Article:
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Moral Complexity

Capozzi, James D., MD1; Bronson, Wesley, BA2; Rhodes, Rosamond, PhD2

doi: 10.2106/JBJS.K.00084
Ethics in Practice
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An attending orthopaedic surgeon, an orthopaedic resident, and a spine Fellow are scheduled to perform a multilevel spinal decompression and instrumentation from L3 to S1. The case is delayed for several hours and begins in the late afternoon. The attending orthopaedist chooses not to wait for localization radiographs and proceeds with the decompression and four-level pedicle screw instrumentation with posterior-lateral fusion. The Fellow suggests several times during the procedure that radiographs should be obtained, but the attending surgeon is late for a meeting and declines to obtain radiographs.

The attending surgeon leaves the resident and Fellow to close the wound after spinal instrumentation and fusion is complete. Radiographs are obtained prior to closure of the wound, and these indicate that the decompression has been performed at the appropriate levels but that the spinal instrumentation and fusion was from L2 to L5 rather than from L3 to S1. The Fellow notifies the attending surgeon, who has already left the hospital. The Fellow offers to remove the L2 screws, place S1 screws, and reconfigure the instrumentation prior to closing. The attending surgeon forbids the Fellow to do this and tells her, “Everything will be fine.” He also states that he will discuss the surgery with the patient and family in the morning. As ordered, the Fellow and the resident close the wound.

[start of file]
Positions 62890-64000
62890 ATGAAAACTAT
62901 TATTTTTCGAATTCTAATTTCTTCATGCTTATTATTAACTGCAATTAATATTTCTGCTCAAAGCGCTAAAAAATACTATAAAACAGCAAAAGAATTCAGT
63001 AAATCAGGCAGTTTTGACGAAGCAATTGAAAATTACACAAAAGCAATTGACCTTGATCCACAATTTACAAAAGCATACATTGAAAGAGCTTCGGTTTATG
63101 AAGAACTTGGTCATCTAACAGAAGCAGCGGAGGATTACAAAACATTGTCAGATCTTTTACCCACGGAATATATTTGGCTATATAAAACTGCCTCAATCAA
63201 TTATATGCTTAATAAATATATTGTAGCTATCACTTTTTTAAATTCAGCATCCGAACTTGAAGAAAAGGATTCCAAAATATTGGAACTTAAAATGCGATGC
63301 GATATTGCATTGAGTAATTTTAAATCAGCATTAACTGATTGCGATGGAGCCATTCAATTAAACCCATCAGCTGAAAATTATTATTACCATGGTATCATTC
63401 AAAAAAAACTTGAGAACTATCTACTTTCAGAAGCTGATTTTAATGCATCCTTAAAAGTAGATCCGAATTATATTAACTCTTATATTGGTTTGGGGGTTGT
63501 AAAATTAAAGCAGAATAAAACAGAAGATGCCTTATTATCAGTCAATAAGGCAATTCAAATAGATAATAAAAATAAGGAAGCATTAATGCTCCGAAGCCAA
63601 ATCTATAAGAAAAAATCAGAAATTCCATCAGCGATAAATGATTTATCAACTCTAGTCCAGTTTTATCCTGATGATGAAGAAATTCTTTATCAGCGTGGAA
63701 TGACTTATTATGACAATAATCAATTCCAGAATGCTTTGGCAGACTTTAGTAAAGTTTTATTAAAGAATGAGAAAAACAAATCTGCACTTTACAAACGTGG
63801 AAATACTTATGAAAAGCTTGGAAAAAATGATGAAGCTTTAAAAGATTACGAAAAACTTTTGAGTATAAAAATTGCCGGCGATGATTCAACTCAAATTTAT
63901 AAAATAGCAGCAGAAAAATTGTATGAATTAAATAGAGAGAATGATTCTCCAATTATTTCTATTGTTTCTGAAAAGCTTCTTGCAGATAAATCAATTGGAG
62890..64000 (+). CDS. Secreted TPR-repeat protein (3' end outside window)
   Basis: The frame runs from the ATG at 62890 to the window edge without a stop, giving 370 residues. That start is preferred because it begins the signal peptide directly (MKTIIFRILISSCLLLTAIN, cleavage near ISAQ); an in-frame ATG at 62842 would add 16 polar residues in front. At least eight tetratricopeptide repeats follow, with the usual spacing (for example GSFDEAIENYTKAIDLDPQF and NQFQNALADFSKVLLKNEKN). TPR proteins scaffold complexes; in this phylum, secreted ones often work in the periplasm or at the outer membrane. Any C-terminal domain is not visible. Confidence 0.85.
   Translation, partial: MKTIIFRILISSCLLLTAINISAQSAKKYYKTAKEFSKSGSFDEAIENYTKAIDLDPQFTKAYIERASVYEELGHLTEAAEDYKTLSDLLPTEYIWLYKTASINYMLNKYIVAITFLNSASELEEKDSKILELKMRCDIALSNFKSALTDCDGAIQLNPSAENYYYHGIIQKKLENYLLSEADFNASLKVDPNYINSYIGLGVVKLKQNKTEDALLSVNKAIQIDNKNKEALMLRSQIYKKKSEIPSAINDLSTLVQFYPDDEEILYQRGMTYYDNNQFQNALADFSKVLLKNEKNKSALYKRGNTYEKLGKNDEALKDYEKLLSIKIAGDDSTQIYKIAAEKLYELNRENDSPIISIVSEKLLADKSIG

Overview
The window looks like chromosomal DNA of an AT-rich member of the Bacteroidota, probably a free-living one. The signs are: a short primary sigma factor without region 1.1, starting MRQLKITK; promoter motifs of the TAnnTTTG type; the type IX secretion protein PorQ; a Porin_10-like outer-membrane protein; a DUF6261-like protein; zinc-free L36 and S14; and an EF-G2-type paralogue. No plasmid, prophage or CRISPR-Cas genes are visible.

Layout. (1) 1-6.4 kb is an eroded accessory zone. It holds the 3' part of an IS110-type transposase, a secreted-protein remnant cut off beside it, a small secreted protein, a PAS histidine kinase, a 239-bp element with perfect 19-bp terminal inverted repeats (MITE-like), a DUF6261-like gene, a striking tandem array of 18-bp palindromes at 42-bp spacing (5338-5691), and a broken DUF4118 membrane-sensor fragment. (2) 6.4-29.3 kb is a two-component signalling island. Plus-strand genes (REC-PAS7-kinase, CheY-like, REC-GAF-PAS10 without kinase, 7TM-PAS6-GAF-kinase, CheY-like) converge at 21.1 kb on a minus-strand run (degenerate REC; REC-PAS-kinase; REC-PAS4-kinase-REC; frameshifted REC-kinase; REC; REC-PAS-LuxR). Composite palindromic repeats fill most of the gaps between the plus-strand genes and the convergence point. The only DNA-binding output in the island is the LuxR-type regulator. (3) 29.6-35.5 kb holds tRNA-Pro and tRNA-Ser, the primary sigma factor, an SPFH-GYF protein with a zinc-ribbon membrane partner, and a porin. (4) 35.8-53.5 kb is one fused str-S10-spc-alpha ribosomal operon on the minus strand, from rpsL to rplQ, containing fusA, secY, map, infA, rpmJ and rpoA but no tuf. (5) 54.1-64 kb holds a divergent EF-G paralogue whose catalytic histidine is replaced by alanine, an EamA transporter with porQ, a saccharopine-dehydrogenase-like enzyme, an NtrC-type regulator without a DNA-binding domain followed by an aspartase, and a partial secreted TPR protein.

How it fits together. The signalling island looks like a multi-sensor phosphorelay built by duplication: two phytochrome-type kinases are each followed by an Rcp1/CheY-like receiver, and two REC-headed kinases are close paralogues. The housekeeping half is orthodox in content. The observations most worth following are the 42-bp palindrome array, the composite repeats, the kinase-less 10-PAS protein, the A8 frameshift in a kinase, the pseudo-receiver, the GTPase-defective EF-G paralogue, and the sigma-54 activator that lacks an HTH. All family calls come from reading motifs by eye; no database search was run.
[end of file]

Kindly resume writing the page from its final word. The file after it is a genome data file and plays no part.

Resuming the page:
1Department of Orthopaedic Surgery, Winthrop University Hospital, 222 North Station Plaza, Mineola, NY 11501. E-mail address: jcapozzi@winthrop.org

2Department of Bioethics Education (R.R.), Mount Sinai School of Medicine (W.B.), One Gustave Levy Place, New York, NY 10029

Copyright © 2011 by The Journal of Bone and Joint Surgery, Incorporated
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